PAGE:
Introduction: Ice Cream Pint Cozy

Picture of Ice Cream Pint Cozy

I eat ice cream straight from the pint but I don't like how cold my fingers get. Wrapping my pint in a cloth napkin worked for a little while but I thought I deserved something better. Now you can sew a fabric sleeve for yourself. It'll keep your fingers from freezing off while you eat!

In this instructable you will design a pattern and sew one cozy. The pattern can be reused because pints of ice cream are pretty much standardized.

These instructions would also work for making a cozy for to-go coffee cups. Just use a cardboard coffee cup instead of a pint of ice cream to make the pattern. You can use your own fabric cozy and skip the cardboard sleeves at the coffee shop - save the trees!

Step 1: Materials List

Picture of Materials List

Pint of ice cream
Writing utensil
Freezer Paper
Scissors (and a rotary cutter if you have one)
Sewing machine

Step 2: Making the Pattern

Picture of Making the Pattern

Eat a pint of ice cream. Wash out the pint.

Step 3: Trace the Cozy

Picture of Trace the Cozy

Trace the outline of your cozy around the pint.

Leave some room at the top and bottom. You don't want it right to the top because it'll get ice cream on it every time you eat and you don't want it right to the bottom because if you sew it too tightly, the cozy won't slip all the way onto the pint.

Step 4: Measure

Picture of Measure

Measure how much of the cardboard overlaps at the seam and write it down.

Step 5: Tear It Apart

Picture of Tear It Apart

Carefully pull the pint apart along the seam where it is glued together. Toss out the cardboard base (the circle at the bottom of the pint).

Step 6: Cut

Picture of Cut

Cut along the lines you drew.

Step 7: And Now for a Little Math.

Picture of And Now for a Little Math.

Picture 1: Lay the cardboard down on a piece of paper and trace it.

Pints of ice cream usually overlap just a small amount. I want a one-inch overlap because I find it easier to sew. Figure out how much to add to each side by using this amazing formula:

x = measurement you took in step 4 (You wrote this down, right?)
y = how much you need to add to the pattern so your fabric cozy will overlap 1 inch

1 - x = y

Divide y in half and add that much to each side of the cozy.

**Mine overlapped 6/16 of an inch. Using the formula I get 1 - 6/16 = 10/16
Half of 10/16 is 5/16. I added 5/16 of an inch to each side of my cozy.

Pictures 2 - 4: Read the notes on each photo for tips on how to easily add the desired amount in a neat and tidy way.

Picture 5: The finished pattern!

Step 8: Pattern Is Done - Time to Work on Your Cozy!

Picture of Pattern Is Done - Time to Work on Your Cozy!

You now have a pattern! Don't cut up this pattern. Your friends will want one of these and you don't need to go to the trouble of making a new pattern each time.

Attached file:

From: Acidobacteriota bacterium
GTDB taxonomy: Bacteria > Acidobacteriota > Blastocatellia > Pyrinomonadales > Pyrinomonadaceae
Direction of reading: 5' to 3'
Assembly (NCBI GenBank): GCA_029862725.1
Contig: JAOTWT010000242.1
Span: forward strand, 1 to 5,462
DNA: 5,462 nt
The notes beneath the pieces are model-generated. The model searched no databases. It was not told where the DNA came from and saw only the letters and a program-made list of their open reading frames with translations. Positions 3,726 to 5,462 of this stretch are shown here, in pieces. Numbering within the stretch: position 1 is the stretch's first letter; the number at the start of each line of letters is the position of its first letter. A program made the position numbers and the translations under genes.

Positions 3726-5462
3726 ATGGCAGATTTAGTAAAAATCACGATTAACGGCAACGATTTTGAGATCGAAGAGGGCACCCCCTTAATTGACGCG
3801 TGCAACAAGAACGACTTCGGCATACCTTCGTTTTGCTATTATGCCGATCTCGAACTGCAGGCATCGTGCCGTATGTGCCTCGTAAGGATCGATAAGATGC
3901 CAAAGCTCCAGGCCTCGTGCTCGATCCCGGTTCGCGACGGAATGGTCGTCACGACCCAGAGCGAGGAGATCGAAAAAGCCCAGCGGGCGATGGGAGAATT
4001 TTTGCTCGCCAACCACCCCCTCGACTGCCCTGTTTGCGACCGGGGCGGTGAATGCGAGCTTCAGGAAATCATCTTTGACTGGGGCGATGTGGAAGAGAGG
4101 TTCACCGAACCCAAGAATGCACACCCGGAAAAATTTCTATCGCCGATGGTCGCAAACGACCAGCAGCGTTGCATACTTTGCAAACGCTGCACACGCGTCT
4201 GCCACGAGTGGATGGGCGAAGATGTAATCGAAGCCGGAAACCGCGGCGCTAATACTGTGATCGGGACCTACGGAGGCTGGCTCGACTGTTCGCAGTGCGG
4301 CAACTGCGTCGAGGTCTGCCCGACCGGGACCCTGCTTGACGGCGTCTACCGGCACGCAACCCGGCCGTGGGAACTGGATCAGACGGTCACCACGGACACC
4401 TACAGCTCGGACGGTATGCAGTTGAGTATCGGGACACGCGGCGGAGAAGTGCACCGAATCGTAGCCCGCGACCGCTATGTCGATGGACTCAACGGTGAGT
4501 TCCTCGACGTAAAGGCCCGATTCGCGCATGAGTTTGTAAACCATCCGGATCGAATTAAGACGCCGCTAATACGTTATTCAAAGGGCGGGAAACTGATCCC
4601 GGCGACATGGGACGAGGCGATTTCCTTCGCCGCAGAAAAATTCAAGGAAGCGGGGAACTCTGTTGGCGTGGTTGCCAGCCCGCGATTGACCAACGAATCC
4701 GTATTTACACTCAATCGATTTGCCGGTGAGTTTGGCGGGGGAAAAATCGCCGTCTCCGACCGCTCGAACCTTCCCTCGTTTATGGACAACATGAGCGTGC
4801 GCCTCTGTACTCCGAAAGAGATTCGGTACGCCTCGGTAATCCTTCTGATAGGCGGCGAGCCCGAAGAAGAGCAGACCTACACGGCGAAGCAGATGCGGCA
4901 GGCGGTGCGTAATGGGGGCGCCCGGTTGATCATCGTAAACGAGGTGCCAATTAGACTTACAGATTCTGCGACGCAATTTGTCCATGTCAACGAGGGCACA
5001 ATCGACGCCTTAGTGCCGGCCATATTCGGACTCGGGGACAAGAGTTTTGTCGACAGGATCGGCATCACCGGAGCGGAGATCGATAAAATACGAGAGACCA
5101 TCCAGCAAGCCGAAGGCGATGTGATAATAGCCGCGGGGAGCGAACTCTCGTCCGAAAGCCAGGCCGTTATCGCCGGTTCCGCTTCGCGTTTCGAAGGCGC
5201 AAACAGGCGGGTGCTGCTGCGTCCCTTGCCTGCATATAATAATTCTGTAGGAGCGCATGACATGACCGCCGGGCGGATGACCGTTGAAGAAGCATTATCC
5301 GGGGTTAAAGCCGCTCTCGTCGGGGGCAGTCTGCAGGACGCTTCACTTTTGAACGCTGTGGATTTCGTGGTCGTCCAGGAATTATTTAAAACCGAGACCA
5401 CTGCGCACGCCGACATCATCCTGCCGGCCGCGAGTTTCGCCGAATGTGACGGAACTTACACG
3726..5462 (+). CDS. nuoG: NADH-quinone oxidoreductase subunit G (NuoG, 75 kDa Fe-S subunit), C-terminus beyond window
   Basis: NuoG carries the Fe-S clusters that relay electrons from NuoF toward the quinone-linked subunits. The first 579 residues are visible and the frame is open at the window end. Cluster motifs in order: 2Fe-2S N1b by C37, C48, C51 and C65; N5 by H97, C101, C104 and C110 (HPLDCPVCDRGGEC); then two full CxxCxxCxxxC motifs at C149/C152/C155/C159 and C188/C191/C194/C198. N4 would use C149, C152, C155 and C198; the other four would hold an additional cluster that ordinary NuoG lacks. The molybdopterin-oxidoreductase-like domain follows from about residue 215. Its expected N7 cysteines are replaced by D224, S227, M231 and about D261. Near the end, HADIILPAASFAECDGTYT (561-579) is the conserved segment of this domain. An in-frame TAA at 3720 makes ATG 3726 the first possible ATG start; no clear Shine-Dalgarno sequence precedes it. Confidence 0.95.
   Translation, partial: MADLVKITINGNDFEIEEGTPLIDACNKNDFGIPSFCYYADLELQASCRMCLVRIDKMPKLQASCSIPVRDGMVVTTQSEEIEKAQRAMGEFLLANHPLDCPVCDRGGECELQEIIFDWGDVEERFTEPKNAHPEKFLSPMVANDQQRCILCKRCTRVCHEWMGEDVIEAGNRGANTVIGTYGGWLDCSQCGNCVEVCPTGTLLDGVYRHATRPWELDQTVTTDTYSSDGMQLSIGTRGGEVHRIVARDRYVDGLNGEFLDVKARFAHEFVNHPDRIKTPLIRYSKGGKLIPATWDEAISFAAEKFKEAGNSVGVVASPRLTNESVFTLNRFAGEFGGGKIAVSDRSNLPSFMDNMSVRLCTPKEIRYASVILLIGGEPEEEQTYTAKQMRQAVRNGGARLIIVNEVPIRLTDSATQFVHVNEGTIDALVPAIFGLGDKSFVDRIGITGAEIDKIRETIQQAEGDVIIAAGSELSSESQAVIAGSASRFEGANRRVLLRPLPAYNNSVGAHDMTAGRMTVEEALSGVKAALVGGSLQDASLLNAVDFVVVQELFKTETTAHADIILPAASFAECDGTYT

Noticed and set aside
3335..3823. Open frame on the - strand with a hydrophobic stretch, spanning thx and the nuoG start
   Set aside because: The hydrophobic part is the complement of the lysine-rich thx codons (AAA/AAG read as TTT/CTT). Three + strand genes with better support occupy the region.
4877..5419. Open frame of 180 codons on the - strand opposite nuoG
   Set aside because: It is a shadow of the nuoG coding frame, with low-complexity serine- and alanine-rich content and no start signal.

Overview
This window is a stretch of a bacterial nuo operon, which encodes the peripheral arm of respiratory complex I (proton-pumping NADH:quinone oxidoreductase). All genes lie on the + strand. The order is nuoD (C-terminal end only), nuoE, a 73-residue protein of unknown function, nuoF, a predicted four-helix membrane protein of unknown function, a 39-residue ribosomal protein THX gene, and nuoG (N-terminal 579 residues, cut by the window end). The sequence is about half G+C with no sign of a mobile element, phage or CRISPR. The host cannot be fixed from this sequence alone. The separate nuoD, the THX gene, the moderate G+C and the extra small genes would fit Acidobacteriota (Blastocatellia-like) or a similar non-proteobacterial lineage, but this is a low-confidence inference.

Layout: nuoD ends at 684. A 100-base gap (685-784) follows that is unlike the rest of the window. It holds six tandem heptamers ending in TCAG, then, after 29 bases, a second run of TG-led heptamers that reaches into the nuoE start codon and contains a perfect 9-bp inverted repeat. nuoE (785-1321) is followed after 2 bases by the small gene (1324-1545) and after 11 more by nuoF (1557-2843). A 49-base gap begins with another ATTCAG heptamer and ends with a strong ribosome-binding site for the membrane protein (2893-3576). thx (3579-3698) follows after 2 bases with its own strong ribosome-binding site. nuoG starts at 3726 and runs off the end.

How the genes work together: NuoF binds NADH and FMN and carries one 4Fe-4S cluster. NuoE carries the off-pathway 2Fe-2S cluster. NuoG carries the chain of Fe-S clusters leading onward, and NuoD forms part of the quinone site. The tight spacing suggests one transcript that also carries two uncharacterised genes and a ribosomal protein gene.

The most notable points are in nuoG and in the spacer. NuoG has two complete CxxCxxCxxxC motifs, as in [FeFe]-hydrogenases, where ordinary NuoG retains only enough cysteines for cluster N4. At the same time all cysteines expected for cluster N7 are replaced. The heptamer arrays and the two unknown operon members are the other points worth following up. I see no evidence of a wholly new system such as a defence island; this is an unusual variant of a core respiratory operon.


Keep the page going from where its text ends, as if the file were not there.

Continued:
This time and every time you make a cozy, just trace the pattern onto another piece of paper.

Step 9: Pin the Fabrics

Picture of Pin the Fabrics

Iron your fabric (don't iron the fleece - it's a pain and there's really no point).

Lay your fabrics and tracing down in this order:

one piece of fabric (right-side-down), a piece of fleece, one piece of fabric (right-side-up), tracing of your pattern.

Pin it all together making sure your pins go through all the layers.

Step 10: Cut

Picture of Cut

Cut along the lines.

Remove the paper from the fabric (don't unpin it - just carefully tear off the paper).

Step 11: Sew Around the Edges

Picture of Sew Around the Edges

Set your sewing machine to do a straight line and sew along the edges of the fabric (I go around twice) removing pins as you go.

Step 12: Sew It Into a Ring

Picture of Sew It Into a Ring

Picture 1: Overlap the ends one inch and pin.

Pictures 2-3: Set your machine to zig-zag. Zig-zag over the edges on that side.

Picture 4:Turn over and zig-zag the seam.

Step 13: Yum!

Picture of Yum!

Eat another pint of ice cream.


ginger20037 (author)2011-07-14

wouldn't that be considered a chilly instead of a cozy hehe

Ravenelle (author)2009-03-10

This instructable is so well written! It is very much on my to do list. :]

shikaku (author)2008-10-05

well wouldnt this also work the other way? like make your ice cream melt faster?

kibblesnknits (author)shikaku2008-10-06

I have not experienced that. It insulates the ice cream against the warmth of your hands as well as insulating your hands against the cold from the pint. Your hands stay warm and the ice cream stays cold.

shikaku (author)kibblesnknits2008-10-06

ahh i see, like a double sided thermos

funwithfire325 (author)2007-08-15

i made a cheap easy despoaple one with one 6 pap towles if u want to know

ispiti (author)funwithfire3252007-12-04

not nearly as cool though

funwithfire325 (author)2007-08-08

great instructable! nice sewing..... i bet you ate ice cream after this instructable lol well great one bye!

You can bet your bottom dollar, I did! :) This instructable was a lot harder than I thought it would be.

About This Instructable




Bio: I am a teacher and crafter. I'm always coming up with schemes for how to make things we buy reusable, better, or more beautiful.
More by kibblesnknits:Knit a Dishcloth from old ClothesIce Cream Pint CozySwiffer Mop Pad (a reusable one!)
Add instructable to: